Skip navigation

Posting a lot today on fb. Which probably means I’m procrasting.
I’m attempting to read Niehbur’s Moral Man and Immoral Society, and while it being highly theoretical, it has illuminated for me how sinful we really are as a society. This article briefly takes us through the major themes and conclusion of this book, of which I will leave you with one excerpt:
 
While individuals in their personal dealings often transcend self“interest (hence “moral man”), nations dealing with other nations, or social classes with other social classes, have little or no capacity for self“transcendence (“immoral society”). Nations and classes have limited understanding of the people they harm by their unjust self“assertion; they lack appreciation for the often complicated laws and institutions through which such injustice is perpetuated; and they are more inclined to embrace rationalizations of self“interest than prophetic denunciations.
 
I have witnessed friends and family members perform remarkable acts of selflessness (hence, “moral man”), and yet these very same kind people may add to a collective oppression of others. I think about how even an innocuous event like gift-exchanges at christmas or humorous white-elephant gift exchanges can serve up both a moral and immoral effects. We can solidify our bonds and communicate love to others with these gifts. But these very same gifts gather dust and add on to the already large pile of shit in our closets and basements and attics and car trunks. They are a hazard to our environment, and perhaps unjustly wrought by children’s hands or by underpaid workers who work on Christmas day. That money used to solicit a little laugh from others or to impress your girlfriend could have been used to purchase a life-saving cow for a family in a third world country.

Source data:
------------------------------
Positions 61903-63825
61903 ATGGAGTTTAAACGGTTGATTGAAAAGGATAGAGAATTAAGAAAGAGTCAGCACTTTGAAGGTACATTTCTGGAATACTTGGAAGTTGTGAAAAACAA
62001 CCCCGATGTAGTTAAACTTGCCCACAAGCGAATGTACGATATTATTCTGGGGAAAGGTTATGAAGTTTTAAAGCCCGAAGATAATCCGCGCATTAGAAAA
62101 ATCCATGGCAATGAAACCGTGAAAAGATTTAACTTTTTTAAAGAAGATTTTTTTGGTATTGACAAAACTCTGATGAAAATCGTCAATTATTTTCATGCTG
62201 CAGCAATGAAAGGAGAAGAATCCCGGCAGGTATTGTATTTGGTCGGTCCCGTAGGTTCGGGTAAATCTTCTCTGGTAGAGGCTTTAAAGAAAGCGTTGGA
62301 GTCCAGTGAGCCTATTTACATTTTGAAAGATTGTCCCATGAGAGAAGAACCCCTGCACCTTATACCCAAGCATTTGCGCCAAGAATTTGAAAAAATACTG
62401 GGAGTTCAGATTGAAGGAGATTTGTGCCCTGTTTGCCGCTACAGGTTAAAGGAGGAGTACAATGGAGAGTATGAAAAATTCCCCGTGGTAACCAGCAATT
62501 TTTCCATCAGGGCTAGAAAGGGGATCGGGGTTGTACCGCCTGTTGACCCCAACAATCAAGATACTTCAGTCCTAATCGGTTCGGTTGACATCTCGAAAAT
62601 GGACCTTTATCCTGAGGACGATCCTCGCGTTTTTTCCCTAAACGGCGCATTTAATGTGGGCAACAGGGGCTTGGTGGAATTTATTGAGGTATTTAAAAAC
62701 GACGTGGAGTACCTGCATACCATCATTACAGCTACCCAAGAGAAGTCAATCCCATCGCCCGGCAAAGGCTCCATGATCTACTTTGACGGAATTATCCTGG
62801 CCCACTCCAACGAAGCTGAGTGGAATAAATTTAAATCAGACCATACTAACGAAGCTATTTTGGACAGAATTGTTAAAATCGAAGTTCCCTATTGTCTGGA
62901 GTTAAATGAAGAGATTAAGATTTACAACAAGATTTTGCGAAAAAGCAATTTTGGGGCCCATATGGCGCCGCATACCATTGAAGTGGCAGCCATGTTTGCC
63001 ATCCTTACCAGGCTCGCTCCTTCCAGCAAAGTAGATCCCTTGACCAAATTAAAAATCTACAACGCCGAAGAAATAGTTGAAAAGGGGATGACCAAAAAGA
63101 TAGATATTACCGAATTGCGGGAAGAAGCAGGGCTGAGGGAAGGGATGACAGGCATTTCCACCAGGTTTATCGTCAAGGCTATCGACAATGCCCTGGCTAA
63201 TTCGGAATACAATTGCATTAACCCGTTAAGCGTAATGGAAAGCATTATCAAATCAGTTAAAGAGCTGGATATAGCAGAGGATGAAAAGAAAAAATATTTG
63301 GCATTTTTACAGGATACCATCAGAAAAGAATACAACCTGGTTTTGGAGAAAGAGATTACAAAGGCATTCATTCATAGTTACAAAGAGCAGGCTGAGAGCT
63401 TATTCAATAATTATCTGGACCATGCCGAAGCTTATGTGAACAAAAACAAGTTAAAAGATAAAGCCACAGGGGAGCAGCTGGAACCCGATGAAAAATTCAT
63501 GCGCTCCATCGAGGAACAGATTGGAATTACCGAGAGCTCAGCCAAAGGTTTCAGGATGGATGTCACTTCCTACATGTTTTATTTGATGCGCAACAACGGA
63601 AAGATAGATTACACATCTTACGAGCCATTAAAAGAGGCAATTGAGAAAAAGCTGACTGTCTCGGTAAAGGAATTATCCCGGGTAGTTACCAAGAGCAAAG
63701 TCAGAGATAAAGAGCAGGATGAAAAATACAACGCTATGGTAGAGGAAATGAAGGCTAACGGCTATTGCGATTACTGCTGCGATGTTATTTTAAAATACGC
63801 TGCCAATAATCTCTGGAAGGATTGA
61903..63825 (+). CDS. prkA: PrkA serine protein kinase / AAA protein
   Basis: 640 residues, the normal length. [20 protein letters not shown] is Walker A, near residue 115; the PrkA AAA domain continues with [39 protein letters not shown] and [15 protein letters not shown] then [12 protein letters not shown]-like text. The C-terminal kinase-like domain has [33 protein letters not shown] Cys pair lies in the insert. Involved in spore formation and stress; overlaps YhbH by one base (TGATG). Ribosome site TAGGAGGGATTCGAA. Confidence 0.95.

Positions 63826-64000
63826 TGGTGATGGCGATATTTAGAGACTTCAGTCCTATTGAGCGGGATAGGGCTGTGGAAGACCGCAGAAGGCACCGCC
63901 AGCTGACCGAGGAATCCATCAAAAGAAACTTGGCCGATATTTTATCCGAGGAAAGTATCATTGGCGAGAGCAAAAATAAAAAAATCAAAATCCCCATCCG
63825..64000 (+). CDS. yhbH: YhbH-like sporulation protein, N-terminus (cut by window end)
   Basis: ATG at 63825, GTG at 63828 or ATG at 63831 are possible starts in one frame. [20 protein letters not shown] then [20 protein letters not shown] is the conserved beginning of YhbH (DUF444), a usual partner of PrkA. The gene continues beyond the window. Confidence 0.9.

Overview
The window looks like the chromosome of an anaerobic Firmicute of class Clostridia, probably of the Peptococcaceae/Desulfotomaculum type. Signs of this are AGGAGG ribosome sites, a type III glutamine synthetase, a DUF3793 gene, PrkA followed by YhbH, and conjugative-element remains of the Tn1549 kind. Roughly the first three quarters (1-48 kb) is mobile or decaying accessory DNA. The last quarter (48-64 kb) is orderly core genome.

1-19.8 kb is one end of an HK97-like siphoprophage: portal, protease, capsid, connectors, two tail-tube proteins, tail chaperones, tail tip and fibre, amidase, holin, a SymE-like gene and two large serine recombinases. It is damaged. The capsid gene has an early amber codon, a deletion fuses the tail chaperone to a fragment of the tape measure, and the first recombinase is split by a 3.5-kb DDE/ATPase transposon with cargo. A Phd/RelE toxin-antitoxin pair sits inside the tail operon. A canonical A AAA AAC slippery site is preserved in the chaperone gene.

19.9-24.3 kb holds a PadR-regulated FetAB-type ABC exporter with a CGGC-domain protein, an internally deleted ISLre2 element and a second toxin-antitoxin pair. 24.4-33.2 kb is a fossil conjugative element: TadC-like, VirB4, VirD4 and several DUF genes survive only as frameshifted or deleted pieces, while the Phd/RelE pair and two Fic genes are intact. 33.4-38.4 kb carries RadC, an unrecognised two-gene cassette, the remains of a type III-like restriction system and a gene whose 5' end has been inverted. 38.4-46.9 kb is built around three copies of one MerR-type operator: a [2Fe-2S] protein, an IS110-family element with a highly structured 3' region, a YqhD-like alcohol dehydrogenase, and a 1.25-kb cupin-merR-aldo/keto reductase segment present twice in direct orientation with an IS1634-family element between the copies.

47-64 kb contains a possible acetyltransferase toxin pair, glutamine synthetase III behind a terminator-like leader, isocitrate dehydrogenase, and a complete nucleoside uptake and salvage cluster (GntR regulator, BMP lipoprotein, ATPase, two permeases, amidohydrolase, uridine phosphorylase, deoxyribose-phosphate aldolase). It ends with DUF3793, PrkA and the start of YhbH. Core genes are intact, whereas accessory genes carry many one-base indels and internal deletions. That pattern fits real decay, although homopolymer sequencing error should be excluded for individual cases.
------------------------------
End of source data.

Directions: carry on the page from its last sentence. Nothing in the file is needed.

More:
And, if Wolterstoff is right, our privilege to enjoy security and the luxuries that come with it (e.g., useless gifts during holidays…which I enjoy), actually translates as theft from the poor. (“You who have two tunics, the extra one belongs to the one who has none”, or something like that).
If I am serious about becoming a disciple of Christ, should I not, in all my tiny power (economic, social, political, etc.), continue to strive to live justly a la Micah 6:8? And how does one do this from a point of a justified state? That is, how do I live a just life with the purpose of discipleship rather than earning salvation? How do I urge myself and others to understand the importance of living justly as part of our Christian calling with a gentle tone rather than a self-righteous and self-justifying one?
I’m tired. I can’t continue this train of thought.
etc. etc. etc.
Advertisements

Leave a Reply

Fill in your details below or click an icon to log in:

WordPress.com Logo

You are commenting using your WordPress.com account. Log Out / Change )

Twitter picture

You are commenting using your Twitter account. Log Out / Change )

Facebook photo

You are commenting using your Facebook account. Log Out / Change )

Google+ photo

You are commenting using your Google+ account. Log Out / Change )

Connecting to %s

%d bloggers like this: